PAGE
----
In June 2003, David and Sharron Hart unexpectedly lost their daughter, April Marie, who was a student at Virginia Commonwealth University.
With the help of friends, family and their community, David and Sharron responded to tragedy with hope for the future by establishing the April Marie “Sweet” Hart Scholarship just weeks after their daughter’s death.
April, who began studying to become a teacher in 2000, was a role model not only at VCU but also in her hometown of Sandston, Va. Before starting at VCU, April had gained experience by instructing children as a gymnastics and cheerleading coach.
“There are so many kids out there who never got a chance to experience the gifts that she had, which were love and teaching,” Sharron said.
Since July 2003, David, Sharron, April’s brother, Jonathan, and the rest of the extended Hart family have accumulated more than $30,000 for the scholarship through a series of grass-roots fundraisers. The scholarship is awarded each year to a student in the College of Humanities and Sciences or the School of Education who plans to be a teacher and has shown an interest in gymnastics or cheerleading.
April’s friends and former students at the East Richmond Gymnastics Center jumped at the chance to help build the scholarship. A group kicked off the Harts’ fundraising with an event April had participated in before, a “cartwheel-a-thon,” in which gymnasts complete as many cartwheels as they can to collect on donors’ pledges. It had been one of April’s favorite fundraisers.
The family also teamed up with an Applebee’s Neighborhood Grill and Bar for another fundraiser, offering a pancake breakfast for donations. At this event, which took place at a Tappahannock restaurant near April’s grandparents’ home in Lottsburg, the manager donated food, and family members pitched in by preparing the flapjacks and serving customers. All of the proceeds went to the scholarship fund.
The Harts started an equally successful bake sale at the bank where Sharron’s mother works. Now, Sharron said, the annual “April Sweethart” bake sale takes place near Valentine’s Day, with sales of homemade cakes and pies donated by bank employees raising about $1,000 a year.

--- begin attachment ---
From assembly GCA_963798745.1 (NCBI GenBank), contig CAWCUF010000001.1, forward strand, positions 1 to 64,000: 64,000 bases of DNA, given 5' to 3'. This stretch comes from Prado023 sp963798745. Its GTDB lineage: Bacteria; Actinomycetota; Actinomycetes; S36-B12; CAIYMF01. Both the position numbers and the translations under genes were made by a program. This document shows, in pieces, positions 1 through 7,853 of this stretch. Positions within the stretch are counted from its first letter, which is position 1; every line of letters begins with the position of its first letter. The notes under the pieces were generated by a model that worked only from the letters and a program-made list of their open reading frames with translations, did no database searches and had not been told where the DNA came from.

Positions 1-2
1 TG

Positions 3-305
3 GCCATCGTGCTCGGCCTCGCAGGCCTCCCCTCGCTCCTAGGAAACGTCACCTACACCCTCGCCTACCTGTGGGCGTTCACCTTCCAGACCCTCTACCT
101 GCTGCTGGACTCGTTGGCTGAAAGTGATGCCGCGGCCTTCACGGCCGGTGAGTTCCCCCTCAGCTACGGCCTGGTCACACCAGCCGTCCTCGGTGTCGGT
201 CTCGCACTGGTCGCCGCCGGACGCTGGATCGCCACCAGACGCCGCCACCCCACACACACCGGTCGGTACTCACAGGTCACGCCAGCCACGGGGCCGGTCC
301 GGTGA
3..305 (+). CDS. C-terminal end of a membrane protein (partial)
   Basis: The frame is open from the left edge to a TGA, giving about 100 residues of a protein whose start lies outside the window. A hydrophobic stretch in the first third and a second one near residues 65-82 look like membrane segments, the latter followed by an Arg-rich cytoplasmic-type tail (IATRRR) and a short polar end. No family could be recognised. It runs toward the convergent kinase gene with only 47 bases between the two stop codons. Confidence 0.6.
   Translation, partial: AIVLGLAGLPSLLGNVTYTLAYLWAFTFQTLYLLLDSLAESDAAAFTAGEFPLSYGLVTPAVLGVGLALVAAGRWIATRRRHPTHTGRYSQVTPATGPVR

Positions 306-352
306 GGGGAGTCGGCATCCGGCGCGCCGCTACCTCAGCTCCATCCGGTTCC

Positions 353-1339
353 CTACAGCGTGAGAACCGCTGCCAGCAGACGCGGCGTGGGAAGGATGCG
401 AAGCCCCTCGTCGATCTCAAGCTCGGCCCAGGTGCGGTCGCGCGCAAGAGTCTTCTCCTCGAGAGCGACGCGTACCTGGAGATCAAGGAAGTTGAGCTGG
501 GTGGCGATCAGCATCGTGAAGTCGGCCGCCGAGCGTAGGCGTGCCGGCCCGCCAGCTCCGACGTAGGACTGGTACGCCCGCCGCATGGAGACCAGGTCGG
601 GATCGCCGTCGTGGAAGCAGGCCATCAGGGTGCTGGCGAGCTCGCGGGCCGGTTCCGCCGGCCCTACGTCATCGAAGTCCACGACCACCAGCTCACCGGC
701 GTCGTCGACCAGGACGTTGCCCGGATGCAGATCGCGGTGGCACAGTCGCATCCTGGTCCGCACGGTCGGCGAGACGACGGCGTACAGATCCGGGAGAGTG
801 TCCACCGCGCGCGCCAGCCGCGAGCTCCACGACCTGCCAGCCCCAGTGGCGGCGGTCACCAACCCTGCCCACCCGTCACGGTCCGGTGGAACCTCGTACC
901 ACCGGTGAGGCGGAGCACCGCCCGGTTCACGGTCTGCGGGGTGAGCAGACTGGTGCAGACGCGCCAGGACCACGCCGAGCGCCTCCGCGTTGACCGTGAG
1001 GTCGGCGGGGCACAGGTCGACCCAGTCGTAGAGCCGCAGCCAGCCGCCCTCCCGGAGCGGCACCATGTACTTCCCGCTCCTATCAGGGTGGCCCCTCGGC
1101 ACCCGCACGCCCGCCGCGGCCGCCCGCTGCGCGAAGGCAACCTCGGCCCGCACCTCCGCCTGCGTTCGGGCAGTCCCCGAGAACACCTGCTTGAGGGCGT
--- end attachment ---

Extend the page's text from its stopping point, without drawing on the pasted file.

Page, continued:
Each year around Christmas, the family also holds the April Marie Sweethart Shopping Spree in Tappahannock where vendors sell their goods with a percentage of the proceeds benefiting the scholarship.
David Scott Green, the first scholarship winner in 2004-05, knew April not only as a high school classmate but also as a co-worker at the gym, where he was a cheerleading coach. Another recipient, Kelly Ferguson, took her first tumbling class from April.
While the most recent recipient, Laura Davenport, did not know April, she said she is inspired by April’s drive to teach children.
“As soon as I read the description of the scholarship, I knew it was a good fit for me. April Marie Hart had a passion for gymnastics, cheerleading and teaching children, and I share all of these joys,” said Davenport, an undergraduate science major who is simultaneously pursuing a Master of Teaching in Early Childhood/Elementary Education through the extended five-year program in the School of Education.
April’s success now serves as a benchmark that motivates scholarship recipients to do their best. She started gymnastics at age 9, training at the center where she would go on to teach during her senior year of high school. At VCU, April earned high marks during her three years at the university.
April’s father, David, said the family created the scholarship so they could see students such as Davenport succeed.
“We did this more or less to get other kids to become teachers and help the little ones that April loved so much,” he said. “She wanted to get them when they were young and show them learning could be fun.”